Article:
Introduction. Airway management is one of key elements of resuscitation. Endotracheal intubation is still considered the gold standard for airway management during resuscitation. Aim. The aim of the study was to compare success rates and intubation time of different endotracheal intubation methods during emergency intubation with difficult airways in the conditions of cardiopulmonary resuscitation in a standardized manikin model. Methods. The study was designed as a prospective, randomized, cross-over simulation study. It involved 46 paramedics with at least 5 years of experience in Emergency Medical Service. The participants performed endotracheal intubation under difficult airway conditions during continuous chest compression, implemented with the LUCAS3 chest compression system. Three methods of tracheal intubation were applied: (1) standard Macintosh laryngoscope without a bougie stylet; (2) standard laryngoscope and a standard bougie stylet; (3) standard laryngoscope and a new bougie stylet. Results. The overall intubation success rate was 100% in the standard bougie and new bougie groups and lower (86.9%) when no bougie stylet was used (P=0.028). The intubation success rate with the 1st attempt equalled 91.3% for the new bougie group, 73.9% for standard bougie, and only 23.9% in the no-bougie group. The median intubation time was shortest in the new bougie group, where it amounted to 29 s (interquartile range [IQR]: 25–38); the time equalled 38s (IQR:31–44.5) in the standard bougie group and 47.5s (IQR:36–58) in the no-bougie group. The ease of use was lowest in the no-bougie group (85, IQR:63–88), average in the standard bougie group (44, IQR:30–51), and highest in the new bougie stylet group (32, IQR:19–41). Conclusion. In this manikin-based study, paramedics were able to perform endotracheal intubation with higher efficacy and in a shorter time using the new bougie stylet as compared with the standard bougie stylet.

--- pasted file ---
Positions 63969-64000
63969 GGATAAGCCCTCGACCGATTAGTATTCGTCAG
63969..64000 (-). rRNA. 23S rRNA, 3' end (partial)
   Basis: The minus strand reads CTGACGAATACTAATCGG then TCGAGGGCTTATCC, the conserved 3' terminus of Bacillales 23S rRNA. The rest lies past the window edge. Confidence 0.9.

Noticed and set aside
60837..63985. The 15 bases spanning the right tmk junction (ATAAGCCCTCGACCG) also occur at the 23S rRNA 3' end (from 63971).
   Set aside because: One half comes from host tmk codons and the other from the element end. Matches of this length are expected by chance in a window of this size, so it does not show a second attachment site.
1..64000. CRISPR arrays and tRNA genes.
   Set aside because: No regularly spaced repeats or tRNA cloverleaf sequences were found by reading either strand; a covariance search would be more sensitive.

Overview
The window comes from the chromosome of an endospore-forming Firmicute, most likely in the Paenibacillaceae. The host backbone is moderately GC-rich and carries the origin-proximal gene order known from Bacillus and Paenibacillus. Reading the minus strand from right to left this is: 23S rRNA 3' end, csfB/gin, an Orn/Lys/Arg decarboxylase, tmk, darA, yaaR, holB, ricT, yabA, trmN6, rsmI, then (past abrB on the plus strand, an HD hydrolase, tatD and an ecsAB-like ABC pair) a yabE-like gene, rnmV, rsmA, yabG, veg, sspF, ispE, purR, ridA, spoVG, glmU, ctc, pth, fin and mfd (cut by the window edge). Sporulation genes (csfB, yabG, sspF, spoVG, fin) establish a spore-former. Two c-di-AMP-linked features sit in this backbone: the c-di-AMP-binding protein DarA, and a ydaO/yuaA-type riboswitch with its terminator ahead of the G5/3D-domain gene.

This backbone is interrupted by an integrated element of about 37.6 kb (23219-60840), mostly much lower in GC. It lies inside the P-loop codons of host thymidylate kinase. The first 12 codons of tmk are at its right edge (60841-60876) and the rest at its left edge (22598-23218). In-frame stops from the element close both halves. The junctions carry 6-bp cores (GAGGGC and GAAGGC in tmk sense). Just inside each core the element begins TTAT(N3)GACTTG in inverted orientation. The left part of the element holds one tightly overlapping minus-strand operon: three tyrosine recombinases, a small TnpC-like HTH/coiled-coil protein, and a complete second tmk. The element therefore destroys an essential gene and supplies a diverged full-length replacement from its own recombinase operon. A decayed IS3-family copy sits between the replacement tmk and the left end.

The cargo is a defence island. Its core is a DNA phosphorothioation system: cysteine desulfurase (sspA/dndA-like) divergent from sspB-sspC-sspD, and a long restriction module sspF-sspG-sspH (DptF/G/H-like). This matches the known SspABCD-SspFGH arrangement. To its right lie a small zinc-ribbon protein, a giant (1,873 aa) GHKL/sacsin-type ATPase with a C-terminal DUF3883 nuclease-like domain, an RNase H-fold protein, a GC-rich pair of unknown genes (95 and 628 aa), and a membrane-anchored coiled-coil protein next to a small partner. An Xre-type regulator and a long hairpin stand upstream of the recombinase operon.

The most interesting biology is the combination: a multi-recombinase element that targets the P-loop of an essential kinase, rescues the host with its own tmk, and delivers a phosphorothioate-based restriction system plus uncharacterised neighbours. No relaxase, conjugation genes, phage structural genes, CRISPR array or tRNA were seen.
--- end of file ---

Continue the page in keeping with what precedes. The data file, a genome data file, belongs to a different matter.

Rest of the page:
Neuropeptides such as substance P (SP) and calcitonin gene-related peptide (CGRP) play both pro- and anti-inflammatory activities and are produced during infection and inflammation. Moraxella catarrhalis is one of the leading infectious agents responsible for inflammatory exacerbation in chronic obstructive pulmonary disease (COPD). Since the airway inflammation in COPD is connected with activation of both epithelial cells and accumulated neutrophils, in this study we determined the in vitro effects of neuropeptides on the inflammatory potential of these cells in response to M. catarrhalis outer membrane vesicle (OMV) stimulant. The various OMV-mediated proinflammatory effects were demonstrated. Next, using hBD-2-pGL4[luc2] plasmid with luciferase reporter gene, SP and CGRP were shown to inhibit the IL-1β-dependent expression of potent neutrophil chemoattractant, hBD-2 defensin, in transfected A549 epithelial cells (type II alveolar cells) upon OMV stimulation. Both neuropeptides exerted antiapoptotic activity through rescuing a significant fraction of A549 cells from OMV-induced cell death and apoptosis. Finally, CGRP caused an impairment of specific but not azurophilic granule exocytosis from neutrophils as shown by evaluation of gelatinase-associated lipocalin (NGAL) or CD66b expression and elastase release, respectively. Concluding, these findings suggest that SP and CGRP mediate the dampening of proinflammatory action triggered by M. catarrhalis OMVs towards cells engaged in lung inflammation in vitro.